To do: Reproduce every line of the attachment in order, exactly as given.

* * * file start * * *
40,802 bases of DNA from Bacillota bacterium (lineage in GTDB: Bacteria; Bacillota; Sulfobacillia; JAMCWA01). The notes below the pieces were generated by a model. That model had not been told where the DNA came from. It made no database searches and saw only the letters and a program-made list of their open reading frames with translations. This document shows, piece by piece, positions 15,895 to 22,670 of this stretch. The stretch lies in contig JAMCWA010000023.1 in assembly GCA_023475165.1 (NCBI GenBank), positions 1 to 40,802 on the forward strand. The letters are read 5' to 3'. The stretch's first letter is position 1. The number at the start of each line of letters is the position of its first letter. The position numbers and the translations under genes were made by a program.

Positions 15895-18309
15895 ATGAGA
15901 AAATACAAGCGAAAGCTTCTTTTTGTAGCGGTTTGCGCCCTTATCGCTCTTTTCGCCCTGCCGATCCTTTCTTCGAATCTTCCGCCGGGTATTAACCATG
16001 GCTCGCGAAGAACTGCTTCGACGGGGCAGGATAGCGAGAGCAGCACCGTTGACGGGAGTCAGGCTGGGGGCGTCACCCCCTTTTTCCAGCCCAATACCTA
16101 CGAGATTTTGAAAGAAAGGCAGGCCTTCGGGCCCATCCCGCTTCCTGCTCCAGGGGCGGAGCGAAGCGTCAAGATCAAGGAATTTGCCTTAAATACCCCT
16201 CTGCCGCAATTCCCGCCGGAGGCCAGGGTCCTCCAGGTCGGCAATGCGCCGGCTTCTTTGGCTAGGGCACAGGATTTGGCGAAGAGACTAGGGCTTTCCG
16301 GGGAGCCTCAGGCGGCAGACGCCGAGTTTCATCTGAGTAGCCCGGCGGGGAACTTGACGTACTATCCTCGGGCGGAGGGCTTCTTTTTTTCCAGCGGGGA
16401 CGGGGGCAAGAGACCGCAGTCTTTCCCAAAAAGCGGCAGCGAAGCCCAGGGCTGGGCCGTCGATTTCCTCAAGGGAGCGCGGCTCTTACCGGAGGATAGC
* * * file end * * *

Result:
40,802 bases of DNA from Bacillota bacterium (lineage in GTDB: Bacteria; Bacillota; Sulfobacillia; JAMCWA01). The notes below the pieces were generated by a model. That model had not been told where the DNA came from. It made no database searches and saw only the letters and a program-made list of their open reading frames with translations. This document shows, piece by piece, positions 15,895 to 22,670 of this stretch. The stretch lies in contig JAMCWA010000023.1 in assembly GCA_023475165.1 (NCBI GenBank), positions 1 to 40,802 on the forward strand. The letters are read 5' to 3'. The stretch's first letter is position 1. The number at the start of each line of letters is the position of its first letter. The position numbers and the translations under genes were made by a program.

Positions 15895-18309
15895 ATGAGA
15901 AAATACAAGCGAAAGCTTCTTTTTGTAGCGGTTTGCGCCCTTATCGCTCTTTTCGCCCTGCCGATCCTTTCTTCGAATCTTCCGCCGGGTATTAACCATG
16001 GCTCGCGAAGAACTGCTTCGACGGGGCAGGATAGCGAGAGCAGCACCGTTGACGGGAGTCAGGCTGGGGGCGTCACCCCCTTTTTCCAGCCCAATACCTA
16101 CGAGATTTTGAAAGAAAGGCAGGCCTTCGGGCCCATCCCGCTTCCTGCTCCAGGGGCGGAGCGAAGCGTCAAGATCAAGGAATTTGCCTTAAATACCCCT
16201 CTGCCGCAATTCCCGCCGGAGGCCAGGGTCCTCCAGGTCGGCAATGCGCCGGCTTCTTTGGCTAGGGCACAGGATTTGGCGAAGAGACTAGGGCTTTCCG
16301 GGGAGCCTCAGGCGGCAGACGCCGAGTTTCATCTGAGTAGCCCGGCGGGGAACTTGACGTACTATCCTCGGGCGGAGGGCTTCTTTTTTTCCAGCGGGGA
16401 CGGGGGCAAGAGACCGCAGTCTTTCCCAAAAAGCGGCAGCGAAGCCCAGGGCTGGGCCGTCGATTTCCTCAAGGGAGCGCGGCTCTTACCGGAGGATAGC